The Arty Semite

Jewish Music Comes to Tatarstan

By Renee Ghert-Zand

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Simone Peek/KH

We can now add Kazan, the capital of the Tatarstan Republic in the Russian Federation, to the list of cities that host international Jewish music festivals. Early in June, the city was the site of Tatarstan’s first-ever Jewish music festival, which featured performances by artists from the U.S., Israel, Russia, Ukraine, Austria and Cuba.

Tatarstan is located about 500 miles east of Moscow, and Kazan is considered one of Russia’s largest cities. Most of the 3.8 million people living in the republic are either ethnic Tatars or ethnic Russians, and over half of them are Sunni Muslims.

Organizer Boris Lvovich, who put the event together along with Edward Tumansky, explained the importance of a Jewish music festival in predominantly Muslim Tatarstan, to The Kazan Herald. “I am first of all a native Kazan resident. I’ve worked with so many Tatar musicians and performers I can even understand some Tatar, yet I think it is paramount to understand that for a Muslim Republic such as Tatarstan to hold a Jewish Music festival is very symbolic of the peace we enjoy here,” he said.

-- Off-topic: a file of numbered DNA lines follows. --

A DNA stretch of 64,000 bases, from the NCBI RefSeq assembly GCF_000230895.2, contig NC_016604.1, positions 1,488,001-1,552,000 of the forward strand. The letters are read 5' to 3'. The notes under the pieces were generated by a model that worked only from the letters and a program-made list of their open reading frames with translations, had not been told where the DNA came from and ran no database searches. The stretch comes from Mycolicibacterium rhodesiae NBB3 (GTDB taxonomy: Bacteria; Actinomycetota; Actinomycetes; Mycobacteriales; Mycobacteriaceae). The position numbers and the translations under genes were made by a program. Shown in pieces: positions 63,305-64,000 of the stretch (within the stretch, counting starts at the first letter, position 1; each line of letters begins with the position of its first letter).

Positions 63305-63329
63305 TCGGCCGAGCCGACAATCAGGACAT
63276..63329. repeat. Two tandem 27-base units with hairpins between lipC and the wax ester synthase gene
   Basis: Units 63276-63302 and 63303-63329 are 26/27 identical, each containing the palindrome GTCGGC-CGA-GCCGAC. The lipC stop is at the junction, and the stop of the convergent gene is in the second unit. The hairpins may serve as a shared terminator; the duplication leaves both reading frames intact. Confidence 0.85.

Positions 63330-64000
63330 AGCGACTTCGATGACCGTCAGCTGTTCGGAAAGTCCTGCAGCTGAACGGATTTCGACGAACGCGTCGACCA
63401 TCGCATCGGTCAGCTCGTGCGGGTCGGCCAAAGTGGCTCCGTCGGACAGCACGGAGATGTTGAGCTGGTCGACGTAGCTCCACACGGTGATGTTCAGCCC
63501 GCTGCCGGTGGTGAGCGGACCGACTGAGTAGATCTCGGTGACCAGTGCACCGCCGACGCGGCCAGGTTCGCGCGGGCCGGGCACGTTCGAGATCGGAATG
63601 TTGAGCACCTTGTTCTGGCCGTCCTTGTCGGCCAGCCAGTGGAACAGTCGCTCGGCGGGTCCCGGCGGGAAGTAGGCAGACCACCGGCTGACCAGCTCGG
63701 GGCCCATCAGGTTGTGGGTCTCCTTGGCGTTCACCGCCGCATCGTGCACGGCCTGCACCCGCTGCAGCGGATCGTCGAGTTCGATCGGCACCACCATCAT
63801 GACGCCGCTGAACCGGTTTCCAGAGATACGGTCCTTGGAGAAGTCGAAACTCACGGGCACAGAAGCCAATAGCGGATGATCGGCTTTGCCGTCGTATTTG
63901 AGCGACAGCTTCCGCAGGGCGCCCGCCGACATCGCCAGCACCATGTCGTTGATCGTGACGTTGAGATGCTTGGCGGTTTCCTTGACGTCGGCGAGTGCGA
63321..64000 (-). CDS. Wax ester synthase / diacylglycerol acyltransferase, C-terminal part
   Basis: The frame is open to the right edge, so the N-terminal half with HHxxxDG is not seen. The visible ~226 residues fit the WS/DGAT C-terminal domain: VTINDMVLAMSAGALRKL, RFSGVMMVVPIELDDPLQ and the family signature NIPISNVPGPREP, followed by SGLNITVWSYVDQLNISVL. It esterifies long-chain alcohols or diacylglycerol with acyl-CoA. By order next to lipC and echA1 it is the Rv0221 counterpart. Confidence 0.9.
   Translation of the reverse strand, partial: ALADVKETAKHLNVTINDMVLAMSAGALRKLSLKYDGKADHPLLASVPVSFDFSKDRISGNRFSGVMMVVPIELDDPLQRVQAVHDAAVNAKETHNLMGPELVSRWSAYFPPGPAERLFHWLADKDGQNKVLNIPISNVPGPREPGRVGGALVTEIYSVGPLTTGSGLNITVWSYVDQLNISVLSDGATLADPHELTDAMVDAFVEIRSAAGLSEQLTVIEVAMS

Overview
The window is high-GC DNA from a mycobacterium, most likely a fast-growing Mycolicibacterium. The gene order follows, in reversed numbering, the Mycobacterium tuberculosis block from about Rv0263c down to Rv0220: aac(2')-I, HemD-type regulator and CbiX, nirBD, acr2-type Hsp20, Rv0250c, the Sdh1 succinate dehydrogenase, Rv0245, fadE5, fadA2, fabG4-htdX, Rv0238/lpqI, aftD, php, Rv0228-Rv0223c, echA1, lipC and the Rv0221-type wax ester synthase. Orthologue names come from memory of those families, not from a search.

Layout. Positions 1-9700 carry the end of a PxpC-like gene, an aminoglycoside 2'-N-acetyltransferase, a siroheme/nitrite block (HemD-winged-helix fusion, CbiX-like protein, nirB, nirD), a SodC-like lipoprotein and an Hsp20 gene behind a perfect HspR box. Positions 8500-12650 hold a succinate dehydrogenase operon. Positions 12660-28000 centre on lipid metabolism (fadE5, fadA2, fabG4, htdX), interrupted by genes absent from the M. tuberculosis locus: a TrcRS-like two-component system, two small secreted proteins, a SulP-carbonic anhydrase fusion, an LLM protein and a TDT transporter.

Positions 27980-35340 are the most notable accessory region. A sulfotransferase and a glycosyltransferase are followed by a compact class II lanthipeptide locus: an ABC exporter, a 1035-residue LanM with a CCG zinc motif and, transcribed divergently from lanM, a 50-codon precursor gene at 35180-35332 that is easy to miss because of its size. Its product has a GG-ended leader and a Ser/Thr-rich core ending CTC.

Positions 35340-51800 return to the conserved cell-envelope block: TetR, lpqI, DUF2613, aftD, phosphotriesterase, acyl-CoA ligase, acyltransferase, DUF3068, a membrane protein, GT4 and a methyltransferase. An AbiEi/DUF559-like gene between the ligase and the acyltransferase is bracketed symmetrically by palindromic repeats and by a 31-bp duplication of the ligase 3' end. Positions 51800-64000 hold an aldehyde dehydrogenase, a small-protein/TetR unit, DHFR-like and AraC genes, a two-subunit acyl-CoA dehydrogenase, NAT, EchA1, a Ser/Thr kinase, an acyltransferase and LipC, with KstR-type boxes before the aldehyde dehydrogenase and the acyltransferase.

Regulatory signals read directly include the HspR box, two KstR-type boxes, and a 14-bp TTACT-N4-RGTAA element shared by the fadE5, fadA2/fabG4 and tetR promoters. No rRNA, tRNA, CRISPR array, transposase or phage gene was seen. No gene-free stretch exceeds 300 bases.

Audiences at both indoor and outdoor venues enjoyed a wide range of Jewish musical expression, much of it infused with international flavors. Pianist Leonid Ptashka taught a master piano class; Yekaterinburg-born American Broadway singer Robin Erkol gave a concert, and Cuban-Israeli Yana Mirabel and Esperansa Rodriguez performed Salsa and Flamenco.

Israeli music was the focus at a master dance class led by Israeli dancer and choreographer Dana Lifanova, as well as at a performance by Yelena Galkina, David Kobiashvili and Yulia Belyayeva. A new opera called “The Black Monk” by American-Jewish classical composer Gamma Skupinsky was premiered at an area theater.

As might be expected, klezmer music enjoyed a central role at the festival. Locals proudly listened to Kazan’s own Simcha Klezmer band (comprised of Jews and Tatars), as well as to two St.Petersburg-based groups. The first, Dobranoch, has a Balkan-infused sound, and the second, Opa!, is known for its klezmer-ska fusion. Other klezmer performers included Mamini Deti, Klezmood, and the Klezmasters ensemble from Moscow (profiled in the Forward last year).

The festival came to a close with a gala concert at Kazan’s Ğaliaskar Kamal Tatar Theatre, at which all the participating artists performed. It was attended by delegates from the Israeli embassy in Moscow and the Head of Tatarstan State Council.

“Most Jewish music festivals are simply renditions of Hava Nagila and Tumbalalaika,” bemoaned Lvovich. “And we of course intend to widen that spectrum.” Indeed, from the story in the Herald, it seemed as though the organizer and his team achieved the kind of festival they were after. They are reportedly hoping to turn it into an annual event, something Jewish musicians seeking a Tatar audience should keep in mind.


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